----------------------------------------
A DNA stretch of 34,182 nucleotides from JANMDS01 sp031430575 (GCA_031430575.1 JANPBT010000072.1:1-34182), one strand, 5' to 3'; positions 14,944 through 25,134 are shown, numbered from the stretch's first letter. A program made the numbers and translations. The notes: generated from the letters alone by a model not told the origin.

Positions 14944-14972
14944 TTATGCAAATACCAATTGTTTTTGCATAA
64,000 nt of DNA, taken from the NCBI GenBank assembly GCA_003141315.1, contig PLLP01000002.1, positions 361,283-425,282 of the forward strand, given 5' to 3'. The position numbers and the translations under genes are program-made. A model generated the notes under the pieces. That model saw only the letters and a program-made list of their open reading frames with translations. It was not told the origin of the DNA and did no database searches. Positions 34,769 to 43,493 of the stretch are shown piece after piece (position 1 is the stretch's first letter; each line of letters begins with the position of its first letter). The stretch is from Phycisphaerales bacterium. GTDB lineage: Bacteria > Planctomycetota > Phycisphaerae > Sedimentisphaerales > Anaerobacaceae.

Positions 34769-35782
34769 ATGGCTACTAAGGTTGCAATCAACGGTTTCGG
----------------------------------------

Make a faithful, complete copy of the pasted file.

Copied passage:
A DNA stretch of 34,182 nucleotides from JANMDS01 sp031430575 (GCA_031430575.1 JANPBT010000072.1:1-34182), one strand, 5' to 3'; positions 14,944 through 25,134 are shown, numbered from the stretch's first letter. A program made the numbers and translations. The notes: generated from the letters alone by a model not told the origin.

Positions 14944-14972
14944 TTATGCAAATACCAATTGTTTTTGCATAA
64,000 nt of DNA, taken from the NCBI GenBank assembly GCA_003141315.1, contig PLLP01000002.1, positions 361,283-425,282 of the forward strand, given 5' to 3'. The position numbers and the translations under genes are program-made. A model generated the notes under the pieces. That model saw only the letters and a program-made list of their open reading frames with translations. It was not told the origin of the DNA and did no database searches. Positions 34,769 to 43,493 of the stretch are shown piece after piece (position 1 is the stretch's first letter; each line of letters begins with the position of its first letter). The stretch is from Phycisphaerales bacterium. GTDB lineage: Bacteria > Planctomycetota > Phycisphaerae > Sedimentisphaerales > Anaerobacaceae.

Positions 34769-35782
34769 ATGGCTACTAAGGTTGCAATCAACGGTTTCGG